To configure a device you need access to it, either to its web server or through SSH. When connected to a device all changes made are immediately applied and, if needed, services are restarted.
Remote device configuration on the other hand is a different business. It adds a second actor that can receive configuration changes and send them to the device. This raises new issues: Will this actor save a copy of all the properties or request them to the device everytime? What if the device is temporarily not available? These and other questions are addressed by the solution DMP implemented. Desired and Reported states is not a new idea, especially now that cloud management of IoT devices is increasingly popular. We took ideas from other solutions but aimed to make ours as simple and lightweight as possible.
If you are curious about the ideas behind, please visit the documentation for the following projects:
DMP defines two sets of configuration:
In this model the Desired state can only be modified by the user, while the Reported only by the device. DMP is in charge of sending the difference between the two to the device, so eventually both Desired and Reported are the same. Devices are the source of truth, so the Desired state has to be updated at any change so DMP can take correct decisions.
Two things are implied in this explanation. The device needs a process capable of monitoring changes in order to report them and also be able to apply changes received from DMP. DMP also needs to be able to send changes to the device, possibly waiting for the device to connect. If the device doesn’t apply the changes DMP should be able to re-apply them.
Routers allow extensibility through User Modules. We created the “WebAccess/DMP client” User Module with the purpose of being the service that updates DMP when the router changes and applies all changes sent by DMP, among other tasks. It mantains a connection with DMP using the MQTT protocol so changes in both sides can be reported to the other end.
Beacuse the router is the source of truth, when this client connects it reports all its configuration. This allows DMP to have a precise report of all the changes done when the device was disconnected.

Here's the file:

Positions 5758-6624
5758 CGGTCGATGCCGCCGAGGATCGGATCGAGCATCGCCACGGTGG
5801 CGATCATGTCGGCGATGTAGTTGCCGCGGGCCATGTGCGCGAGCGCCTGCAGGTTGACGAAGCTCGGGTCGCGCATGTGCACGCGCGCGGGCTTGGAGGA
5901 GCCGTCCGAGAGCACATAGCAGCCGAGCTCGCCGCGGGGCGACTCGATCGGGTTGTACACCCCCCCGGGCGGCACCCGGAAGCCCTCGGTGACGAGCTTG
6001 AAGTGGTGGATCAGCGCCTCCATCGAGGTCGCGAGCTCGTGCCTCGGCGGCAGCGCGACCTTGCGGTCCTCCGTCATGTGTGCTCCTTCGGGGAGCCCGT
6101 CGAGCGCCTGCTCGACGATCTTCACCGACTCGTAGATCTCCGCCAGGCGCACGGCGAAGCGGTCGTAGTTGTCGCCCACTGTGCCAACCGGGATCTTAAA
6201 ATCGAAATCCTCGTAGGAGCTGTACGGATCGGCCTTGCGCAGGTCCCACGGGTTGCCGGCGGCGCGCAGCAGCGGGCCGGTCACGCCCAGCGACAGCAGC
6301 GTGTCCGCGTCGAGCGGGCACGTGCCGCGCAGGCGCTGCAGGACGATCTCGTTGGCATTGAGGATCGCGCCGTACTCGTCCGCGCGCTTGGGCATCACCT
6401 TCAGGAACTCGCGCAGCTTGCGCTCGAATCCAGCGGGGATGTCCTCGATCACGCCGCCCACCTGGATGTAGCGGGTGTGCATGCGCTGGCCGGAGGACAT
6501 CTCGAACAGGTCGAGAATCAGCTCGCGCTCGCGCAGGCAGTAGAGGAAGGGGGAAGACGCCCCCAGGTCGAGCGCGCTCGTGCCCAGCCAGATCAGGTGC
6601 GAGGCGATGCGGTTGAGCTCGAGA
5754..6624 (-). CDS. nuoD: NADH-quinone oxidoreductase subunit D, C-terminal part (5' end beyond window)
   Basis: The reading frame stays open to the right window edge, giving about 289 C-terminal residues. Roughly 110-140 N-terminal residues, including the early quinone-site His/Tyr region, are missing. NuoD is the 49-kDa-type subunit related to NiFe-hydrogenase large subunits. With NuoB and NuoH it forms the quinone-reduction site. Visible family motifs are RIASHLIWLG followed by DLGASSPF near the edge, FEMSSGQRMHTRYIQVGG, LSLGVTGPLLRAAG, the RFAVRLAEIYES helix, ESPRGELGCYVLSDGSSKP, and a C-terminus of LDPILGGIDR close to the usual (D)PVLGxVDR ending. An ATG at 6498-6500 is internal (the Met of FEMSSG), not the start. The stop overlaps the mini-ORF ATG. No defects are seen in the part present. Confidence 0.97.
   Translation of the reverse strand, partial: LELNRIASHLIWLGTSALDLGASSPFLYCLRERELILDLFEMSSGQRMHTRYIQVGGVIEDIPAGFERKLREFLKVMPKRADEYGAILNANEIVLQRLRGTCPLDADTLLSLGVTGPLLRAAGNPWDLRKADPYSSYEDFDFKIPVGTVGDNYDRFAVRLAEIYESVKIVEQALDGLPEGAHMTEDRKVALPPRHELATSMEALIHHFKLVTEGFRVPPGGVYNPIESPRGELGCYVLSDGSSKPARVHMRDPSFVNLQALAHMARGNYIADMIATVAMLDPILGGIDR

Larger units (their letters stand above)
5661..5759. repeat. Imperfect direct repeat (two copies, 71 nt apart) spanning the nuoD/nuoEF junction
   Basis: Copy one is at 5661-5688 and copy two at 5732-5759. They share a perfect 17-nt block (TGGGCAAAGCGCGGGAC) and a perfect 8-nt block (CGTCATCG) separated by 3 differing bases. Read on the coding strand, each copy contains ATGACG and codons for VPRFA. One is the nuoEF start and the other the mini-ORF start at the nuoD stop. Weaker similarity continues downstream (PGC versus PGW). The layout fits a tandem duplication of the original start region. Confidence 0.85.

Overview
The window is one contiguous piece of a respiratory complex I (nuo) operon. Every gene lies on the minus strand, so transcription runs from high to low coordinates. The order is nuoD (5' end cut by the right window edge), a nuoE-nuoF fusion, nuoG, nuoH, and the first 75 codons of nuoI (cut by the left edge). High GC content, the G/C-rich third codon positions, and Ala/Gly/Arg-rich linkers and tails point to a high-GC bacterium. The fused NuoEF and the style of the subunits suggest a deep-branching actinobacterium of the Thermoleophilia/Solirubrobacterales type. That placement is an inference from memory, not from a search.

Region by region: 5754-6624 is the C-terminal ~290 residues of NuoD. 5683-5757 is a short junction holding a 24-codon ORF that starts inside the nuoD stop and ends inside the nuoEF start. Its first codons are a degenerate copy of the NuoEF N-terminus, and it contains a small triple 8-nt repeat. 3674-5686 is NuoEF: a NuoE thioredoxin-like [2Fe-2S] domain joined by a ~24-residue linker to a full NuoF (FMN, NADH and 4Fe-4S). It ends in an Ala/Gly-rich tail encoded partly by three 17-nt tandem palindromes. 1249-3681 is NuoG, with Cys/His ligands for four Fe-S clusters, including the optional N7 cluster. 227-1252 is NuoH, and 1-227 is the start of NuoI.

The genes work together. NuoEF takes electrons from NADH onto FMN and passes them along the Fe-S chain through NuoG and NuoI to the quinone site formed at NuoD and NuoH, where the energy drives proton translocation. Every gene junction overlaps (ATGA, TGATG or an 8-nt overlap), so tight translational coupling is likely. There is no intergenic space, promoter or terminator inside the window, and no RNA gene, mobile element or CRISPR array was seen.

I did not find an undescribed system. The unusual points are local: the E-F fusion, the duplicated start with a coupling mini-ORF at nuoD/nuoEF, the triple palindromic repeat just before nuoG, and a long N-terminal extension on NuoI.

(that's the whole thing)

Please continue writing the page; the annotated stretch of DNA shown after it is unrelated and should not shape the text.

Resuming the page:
Configuration on routers is naturally separated into sections, so we take advantage of it by sending to DMP all the properties of that section only. This allows for less information exchanged and is a practical difference with the other similar solutions.
The client knows were the changes need to be applied and what extra steps need to be taken. When finished, it reports back the changed configuration.
Everytime the Desired state is changed DMP will determine the difference with the reported state and send it to the device. If the device is online it will receive the change immediately, but if it is offline all subsequent changes will be merged into the Desired state. When the device connects again it will receive only one change request per section modified. This behavior has a downside. For example, if a user wants to apply a set of changes, wait or request a reboot, and then apply some other changes to the same section while the device is offline, all changes will be merged into one request only. In this exeptional scenario, the user should wait for the device to reboot before applying the second set of changes.
DMP treats both Firmware and User Modules as applications. An application is a versioned set of properties grouped in sections. It can be replaced by a different version that may have a different set of properties. The Firmware is still a special application because it is related to the device type and cannot be uninstalled. This simplification allows to use Desired and Reported states in all applications.
DMP groups all properties into sections. The DMP UI reflects this on the left column of the configuration screen: The desired value always takes priority in the UI. The reported is shown only if is different to the reported (like the “Name” property above, that was changed but not saved) or if there is no desired value at all. This simplified view allows to focus on what the user wants to change, showing details about the reported data only when is relevant.
The API on the other hand exposes all values to the user, that can then process and present it in the way it seems more appropiate. The API allows a user more control over the presentation as the way to do it is not imposed by DMP.
The following endpoints are the ones that allow us to interact with Desired and Reported states:
For example, the image of the UI above called the following endpoint to get the Desired and Reported states for the SNMP section :
When a configuration change is applied by a user DMP will send it to the device immediately, or as soon as the device connects. If the change is not applied by the device, DMP needs to re-apply the changes as configured previously by the user. This is the job of the SyncEngine.
SyncEngine is an active agent in DMP in charge of detecting not applied differences in all devices, and re-appling them following the policy set for the company the device belongs to.
This is how the SyncEngine can be configured:
Sync Type “Never” disables the SyncEngine for the company. “Forever” will keep re-applying every “retry_interval” seconds until the device reports changes were applied. Custom mode will retry “retry_attempts” times.
When installing or removing applications SyncEngine also supervises the change following the company’s policy. SyncEngine will ensure an application is changed, retrying if needed.